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CHARGES  NOT  FILED
BY  MRS. HAEHL  YET
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Woman  Whose  Arm  Was
Broken  Yesterday  by
Her  Angry Husband  Seeks
to  Get  Possession of Child
First -- Arrest  May  Follow.
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          No warrant has been sworn out against  George Haehl  by his wife, whom Haehl is said to have beaten yesterday with a severity that resulted in a broken arm for the woman.  After the encounter, Haehl is accused of taking their one year old child and carrying it away.  Mrs. Haehl spent the greater part of today consulting attorneys and other representatives of the law, seeking advice upon the best method of obtaining possession of her child.  It is understood that Haehl, who is employed at the saloon of  William Fleming, is still in the city.
          Mrs. Mohr, a neighbor of the Haehl's said she went into the Haehl household immediately after the fight and found Mrs. Haehl lying on the floor with the blood streaming from her head, where she declared she had been struck by her husband with a stove poker.  Mrs. Haehl also asserts that her arm had been broken by a blow from the poker.  As Haehl left the house with the child in his arms he said, according to Mrs. Mohr, "I guess I have fixed her this time."  The fight between Haehl and his wife is said to have resulted from a quarrel of long standing, in which Haehl has had grievances on his side of the case.  It is thought Mrs. Haehl will take proceedings toward getting possession of her child.  In case she cannot do that she will probably cause the arrest of her husband on a criminal charge.
          Haehl declares his wife attacked him with a butcher knife while intoxicated.
Contributed by Phyllis Miller Fleming


The  Shelby  Republican
Friday, February 2, 1906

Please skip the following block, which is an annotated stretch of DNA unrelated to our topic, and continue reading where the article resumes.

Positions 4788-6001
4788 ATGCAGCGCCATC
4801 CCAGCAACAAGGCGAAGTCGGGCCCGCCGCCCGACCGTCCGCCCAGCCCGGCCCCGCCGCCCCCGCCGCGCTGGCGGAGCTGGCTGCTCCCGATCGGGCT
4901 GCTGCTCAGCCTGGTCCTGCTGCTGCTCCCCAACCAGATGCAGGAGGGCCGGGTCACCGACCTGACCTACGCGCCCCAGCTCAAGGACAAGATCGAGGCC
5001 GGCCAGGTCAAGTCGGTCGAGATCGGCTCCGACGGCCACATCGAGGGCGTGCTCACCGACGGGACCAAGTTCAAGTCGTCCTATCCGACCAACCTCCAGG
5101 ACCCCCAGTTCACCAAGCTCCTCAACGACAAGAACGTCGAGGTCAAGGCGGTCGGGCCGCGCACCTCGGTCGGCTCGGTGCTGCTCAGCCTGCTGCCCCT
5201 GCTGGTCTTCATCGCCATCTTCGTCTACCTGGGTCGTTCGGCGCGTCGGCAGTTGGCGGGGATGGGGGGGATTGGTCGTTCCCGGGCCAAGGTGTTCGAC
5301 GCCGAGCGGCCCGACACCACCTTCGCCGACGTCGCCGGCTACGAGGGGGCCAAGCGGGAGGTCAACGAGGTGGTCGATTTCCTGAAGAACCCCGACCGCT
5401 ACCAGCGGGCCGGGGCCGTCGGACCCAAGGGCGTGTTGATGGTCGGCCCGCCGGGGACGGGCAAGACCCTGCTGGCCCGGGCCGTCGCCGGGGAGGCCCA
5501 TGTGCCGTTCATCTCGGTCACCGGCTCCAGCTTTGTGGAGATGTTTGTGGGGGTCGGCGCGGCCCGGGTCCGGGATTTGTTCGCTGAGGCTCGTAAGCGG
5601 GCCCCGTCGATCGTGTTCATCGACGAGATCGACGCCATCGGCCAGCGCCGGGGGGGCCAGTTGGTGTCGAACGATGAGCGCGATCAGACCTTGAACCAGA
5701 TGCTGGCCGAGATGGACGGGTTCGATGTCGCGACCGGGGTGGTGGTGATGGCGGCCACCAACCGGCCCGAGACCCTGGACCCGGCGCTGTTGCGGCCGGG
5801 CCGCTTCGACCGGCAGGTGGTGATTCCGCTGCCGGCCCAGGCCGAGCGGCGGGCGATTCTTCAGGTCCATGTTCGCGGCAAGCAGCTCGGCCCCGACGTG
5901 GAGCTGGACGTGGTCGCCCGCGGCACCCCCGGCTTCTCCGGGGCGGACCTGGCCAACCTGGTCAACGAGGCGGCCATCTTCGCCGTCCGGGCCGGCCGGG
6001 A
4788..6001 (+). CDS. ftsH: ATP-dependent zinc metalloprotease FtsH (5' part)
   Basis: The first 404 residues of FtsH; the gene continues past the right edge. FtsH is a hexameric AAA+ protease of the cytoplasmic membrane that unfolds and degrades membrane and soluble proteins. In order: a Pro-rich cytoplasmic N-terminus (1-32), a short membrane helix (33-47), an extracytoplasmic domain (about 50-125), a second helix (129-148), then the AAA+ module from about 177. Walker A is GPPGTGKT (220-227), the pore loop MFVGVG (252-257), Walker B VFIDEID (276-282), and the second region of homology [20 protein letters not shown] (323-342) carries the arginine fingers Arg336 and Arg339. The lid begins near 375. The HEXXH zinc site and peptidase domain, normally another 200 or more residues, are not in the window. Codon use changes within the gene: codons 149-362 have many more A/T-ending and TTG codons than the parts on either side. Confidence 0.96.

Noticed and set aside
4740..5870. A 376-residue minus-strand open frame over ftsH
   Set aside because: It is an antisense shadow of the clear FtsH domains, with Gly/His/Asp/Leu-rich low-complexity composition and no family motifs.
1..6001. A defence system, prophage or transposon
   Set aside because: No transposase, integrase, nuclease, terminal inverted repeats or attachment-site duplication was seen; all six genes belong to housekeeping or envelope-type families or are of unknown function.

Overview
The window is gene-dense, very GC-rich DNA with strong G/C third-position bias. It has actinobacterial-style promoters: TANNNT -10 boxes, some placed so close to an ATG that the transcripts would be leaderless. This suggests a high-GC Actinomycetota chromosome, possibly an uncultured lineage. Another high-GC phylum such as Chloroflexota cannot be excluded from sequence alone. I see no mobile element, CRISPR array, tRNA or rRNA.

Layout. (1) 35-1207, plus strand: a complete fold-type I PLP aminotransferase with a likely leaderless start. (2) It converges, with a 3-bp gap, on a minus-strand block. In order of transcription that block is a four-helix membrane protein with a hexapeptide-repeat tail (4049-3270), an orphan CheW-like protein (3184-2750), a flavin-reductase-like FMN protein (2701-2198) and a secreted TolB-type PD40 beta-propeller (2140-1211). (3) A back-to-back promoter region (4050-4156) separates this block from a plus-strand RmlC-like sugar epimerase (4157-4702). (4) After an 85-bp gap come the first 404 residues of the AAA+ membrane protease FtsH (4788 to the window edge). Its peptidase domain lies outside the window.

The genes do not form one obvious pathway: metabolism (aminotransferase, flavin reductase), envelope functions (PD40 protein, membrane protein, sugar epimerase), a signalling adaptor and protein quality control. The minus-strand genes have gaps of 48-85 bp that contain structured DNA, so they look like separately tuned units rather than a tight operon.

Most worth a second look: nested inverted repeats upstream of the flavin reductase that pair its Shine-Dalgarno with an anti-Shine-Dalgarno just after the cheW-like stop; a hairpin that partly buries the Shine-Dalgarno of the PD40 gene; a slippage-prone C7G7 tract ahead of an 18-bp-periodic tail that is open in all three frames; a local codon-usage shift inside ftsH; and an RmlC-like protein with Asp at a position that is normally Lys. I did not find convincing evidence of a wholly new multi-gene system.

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PERSONAL  AND  SOCIAL
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(From Thursday's Daily.)
          A baby girl arrived yesterday in the home of  Warren Haehl.  Mr. Haehl is in almost too good humor today to arrest even a vicious safe blower..
Contributed by Phyllis Miller Fleming


The  Shelbyville  Democrat
December 8, 1892
Page 3
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          George Haehl  has increased ten pounds in weight since he became a Democrat, and  Ellis Slifer  is accordingly happy.
Contributed by Phyllis Miller Fleming


The  Daily  Evening  Democrat
Tuesday January 31, 1882
Page 4 column 2
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          Jake Haehl, who was the defendant in a divorce suit in the Circuit Court yesterday, which cause is now under advisement, celebrated the occasion by getting "fullerín a goose" yesterday evening, and going down to the house where his wife resided about half-past nine, he whooped her up.  He was gathered in by  Constable Alf Isaacs  and spent the remainder of the evening in the "cooler."  This morning he was brought before Squire Higgins, on a charge of disturbing the peace, to which he plead guilty, and was fined and costed in the sum of seven dollars.
Contributed by Barb Huff


The  National  Volunteer
SHELBYVILLE, INDIANA
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July 13, 1854
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          Jacob Haehl advertised for sale {or it could be for rent} his tavern stand on the public square, plus a commodious stabe on an adjoining lot.....  A good situation for a livery stable.
Abstracted by Maurice Holmes, in his book Shelbyville, Indiana, Newspaper Excerpts: 1853-1859.  Submitted by Sherry Badgley Ryan, with permission from the author.